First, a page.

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No regrets - Beazley H.

Beazley H. No regrets - Wiley publishing , 2004. - 234 p.
ISBN 0-471-21295-4
Download (direct link): noregrets2004.pdf
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Regina remembers a failed affair as a storybook romance, forgetting the fights, the betrayals, and the afternoons spent crying. She regrets not marrying the former love object whom she came to reject, thinking now that their relationship would have matured after their marriage and the great things about him would have overshadowed the weaknesses that seemed so glaring at the time. By remembering only the good, forgetting most of the bad, and making a false comparison between the past and the present, Regina is reimagining the past.
A reimagined past, like any fantasy comparison, leads us to false conclusions that create or intensify our regrets. In some cases, letting go of a regret means letting go of the reimagined past that created it. Fortunately,
thought analysis and the other spiritual and psychological tools are effective in reminding us of what things were really like and helping us let go of the selective forgetting and selective enhancements on which our reimagined past is built.
Another way to reimagine the past is to relive itóbut with different choices. We go back to the past and make different decisions about our career, the way we spent our time, the goals we pursued, or any number of other factors. We imagine, for example, that we had gone into teaching instead of law, that we had spent less time at the office and more time with our family, that we had devoted ourselves to enriching peopleís lives rather than earning money to buy material things. We change the choices we made and imagine the happy life we would have led ďif onlyĒ we had chosen differently.
Sometimes the reimagined past was not even possible but not having it is regretted nonetheless. Paul, for example, has a hugely successful career, an enormous home in the most prestigious part of the city, high-achieving children, an enviable social life, and many friends in the corridors of power through which he moves with ease and authority. Yet he has a deep and abiding regret that torments him. He didnít go to an Ivy League college. Many of his friends did. Oh, he went to a good state school, but itís not the same to him. Not the same as having gone to Harvard, the focus of his regret. He didnít apply to Harvard because when he was eighteen, it never occurred to him to do so. Now he realizes what he missedóor thinks he missed. Paul sent two children to Harvard, but he didnít go. Now itís too late. Heíll never have an Ivy League education, heíll never be one of them.. Paul suffers from a reimagined past, a past that could not possibly have been. Yet it is a past that poisons his present. Rather than focusing on the gifts of his life, including those that came from the state university he attended, Paul is focused on the one thing that he does not haveóthe one thing that keeps everything from being perfect.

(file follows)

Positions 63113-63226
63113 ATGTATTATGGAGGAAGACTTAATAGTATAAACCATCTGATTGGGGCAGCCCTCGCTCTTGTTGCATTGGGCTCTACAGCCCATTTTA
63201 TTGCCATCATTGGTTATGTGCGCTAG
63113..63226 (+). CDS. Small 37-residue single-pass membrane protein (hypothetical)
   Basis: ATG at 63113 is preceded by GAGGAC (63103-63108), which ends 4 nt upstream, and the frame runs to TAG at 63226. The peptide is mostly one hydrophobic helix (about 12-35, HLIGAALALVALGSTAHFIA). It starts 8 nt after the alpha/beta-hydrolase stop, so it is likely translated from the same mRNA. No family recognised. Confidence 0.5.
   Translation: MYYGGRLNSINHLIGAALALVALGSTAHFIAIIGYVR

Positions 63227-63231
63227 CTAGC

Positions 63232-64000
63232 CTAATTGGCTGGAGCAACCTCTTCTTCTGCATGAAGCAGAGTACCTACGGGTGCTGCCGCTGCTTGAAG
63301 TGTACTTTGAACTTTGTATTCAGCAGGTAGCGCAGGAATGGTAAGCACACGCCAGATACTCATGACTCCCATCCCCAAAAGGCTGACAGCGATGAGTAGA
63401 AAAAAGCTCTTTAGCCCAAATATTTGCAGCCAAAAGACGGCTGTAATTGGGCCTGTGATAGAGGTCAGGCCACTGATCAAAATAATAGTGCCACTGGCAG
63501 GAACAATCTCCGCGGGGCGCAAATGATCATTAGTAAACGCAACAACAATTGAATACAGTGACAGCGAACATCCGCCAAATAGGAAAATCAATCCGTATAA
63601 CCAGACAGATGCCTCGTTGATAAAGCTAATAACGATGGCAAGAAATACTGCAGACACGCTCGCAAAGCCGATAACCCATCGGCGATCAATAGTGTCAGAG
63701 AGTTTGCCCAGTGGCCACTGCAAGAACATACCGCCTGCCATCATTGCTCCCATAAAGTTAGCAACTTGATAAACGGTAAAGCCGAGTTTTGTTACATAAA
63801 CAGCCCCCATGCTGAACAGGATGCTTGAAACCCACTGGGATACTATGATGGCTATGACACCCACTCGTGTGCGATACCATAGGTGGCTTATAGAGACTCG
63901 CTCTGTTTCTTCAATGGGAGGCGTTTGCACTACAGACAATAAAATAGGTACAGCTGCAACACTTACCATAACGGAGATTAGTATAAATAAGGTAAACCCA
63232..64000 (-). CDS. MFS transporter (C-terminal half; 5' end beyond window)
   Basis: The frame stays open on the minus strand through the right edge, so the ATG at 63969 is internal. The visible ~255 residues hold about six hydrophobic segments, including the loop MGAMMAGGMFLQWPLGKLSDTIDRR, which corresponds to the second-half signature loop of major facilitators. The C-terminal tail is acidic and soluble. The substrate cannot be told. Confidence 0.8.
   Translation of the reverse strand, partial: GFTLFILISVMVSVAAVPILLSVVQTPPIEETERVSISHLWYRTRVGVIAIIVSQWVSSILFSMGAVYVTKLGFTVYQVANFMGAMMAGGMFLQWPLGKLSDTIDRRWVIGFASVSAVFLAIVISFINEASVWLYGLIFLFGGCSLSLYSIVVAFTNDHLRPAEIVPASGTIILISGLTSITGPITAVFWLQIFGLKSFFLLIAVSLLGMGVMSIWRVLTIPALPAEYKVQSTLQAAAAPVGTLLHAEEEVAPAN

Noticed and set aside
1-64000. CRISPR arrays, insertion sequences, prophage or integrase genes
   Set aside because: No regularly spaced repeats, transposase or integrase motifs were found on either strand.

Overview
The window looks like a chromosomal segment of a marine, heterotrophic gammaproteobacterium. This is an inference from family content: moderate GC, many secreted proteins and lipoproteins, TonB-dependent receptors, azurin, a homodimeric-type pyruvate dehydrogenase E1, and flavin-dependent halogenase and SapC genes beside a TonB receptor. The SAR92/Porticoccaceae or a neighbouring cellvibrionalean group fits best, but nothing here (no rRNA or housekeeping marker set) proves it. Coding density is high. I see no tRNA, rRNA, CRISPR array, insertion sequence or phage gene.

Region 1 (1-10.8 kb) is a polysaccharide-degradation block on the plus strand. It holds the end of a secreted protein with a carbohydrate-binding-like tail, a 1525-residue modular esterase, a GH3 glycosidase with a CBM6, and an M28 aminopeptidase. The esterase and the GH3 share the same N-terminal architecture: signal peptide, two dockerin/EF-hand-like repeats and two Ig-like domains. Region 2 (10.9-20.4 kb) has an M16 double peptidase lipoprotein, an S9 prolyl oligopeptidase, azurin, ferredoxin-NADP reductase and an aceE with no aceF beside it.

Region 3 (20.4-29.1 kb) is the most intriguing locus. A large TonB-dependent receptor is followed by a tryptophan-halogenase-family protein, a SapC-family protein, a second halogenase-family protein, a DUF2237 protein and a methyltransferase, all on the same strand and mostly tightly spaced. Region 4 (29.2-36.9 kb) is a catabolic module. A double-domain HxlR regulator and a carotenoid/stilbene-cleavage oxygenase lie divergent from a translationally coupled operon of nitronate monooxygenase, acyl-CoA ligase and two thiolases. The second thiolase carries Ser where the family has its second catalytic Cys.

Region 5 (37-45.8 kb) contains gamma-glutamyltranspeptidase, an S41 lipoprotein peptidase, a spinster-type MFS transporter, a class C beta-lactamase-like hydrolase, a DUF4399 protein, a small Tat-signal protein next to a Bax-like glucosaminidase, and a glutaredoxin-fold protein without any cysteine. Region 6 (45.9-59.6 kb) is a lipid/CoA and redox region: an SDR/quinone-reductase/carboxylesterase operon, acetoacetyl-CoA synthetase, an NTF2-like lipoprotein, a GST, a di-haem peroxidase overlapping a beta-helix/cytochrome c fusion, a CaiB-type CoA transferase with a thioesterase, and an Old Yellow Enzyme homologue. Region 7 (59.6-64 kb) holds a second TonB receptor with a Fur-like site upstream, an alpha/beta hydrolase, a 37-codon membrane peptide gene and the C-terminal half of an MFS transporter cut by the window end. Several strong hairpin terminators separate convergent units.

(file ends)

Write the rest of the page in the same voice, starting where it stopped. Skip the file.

Many of the good things in life are mutually exclusive, equally attractive in different ways, and not easy to choose among. Life is made up of many forks in the road, forks that diverge. We can have one alternative, but we cannot have both. We cannot have the presence of our family and long
hours at work, for example. We cannot enjoy the single life and get married. We cannot spend money and save that money at the same time. We have to choose. Potential regrets lie with either choice. So do potential rewards.
Everything in life competes for the limited amount of time we have. Every choice for something is a choice against something else. Choosing one career generally means abandoning another, at least for awhile. Ironically, the more successful we are, the more significant the nature and number of mutually exclusive choices we have to make, the greater the number of opportunities we must turn down, and the more attractive those lost opportunities are. Therefore, the more successful and rich our lives, the more we can potentially regret. Each choice between mutually exclusive alternatives produces regrets. But to live in regret is a choice, too.
Are any of your regrets supported by reimagining the past?
Extreme Thinking
Extreme thinking is an all-or-nothing, black-and-white thought pattern. With extreme thinking, itís everything or nothing. There is no second, third, or fourth place and no second, third, or fourth chanceóonly first place or failure. Extreme thinking takes us out of the reality of a complex and nuanced world and carries us to a simplistic world devoid of contradictions, paradox, and ambiguity. Itís a guaranteed formula for creating and maintaining regrets.
Alejandro has a core regret that fuels many others: he never finished college. ďI should have done it ten years ago,Ē he says, ďwhen I had the chance. But I didnít. Now itís too late. Itíll never happen. Iíll never have the opportunities I could have had.Ē Alejandro is thirty-five. Even ifhe were seventy-five, it would not be too late to get a college degree. Itís only too late for Alejandro because he sees no second chance. Extreme thinking has severely limited his options. It also maintains his regret and keeps him from doing something about the problem he claims is at the root of his troubles: no college degree. It justifies his inaction.
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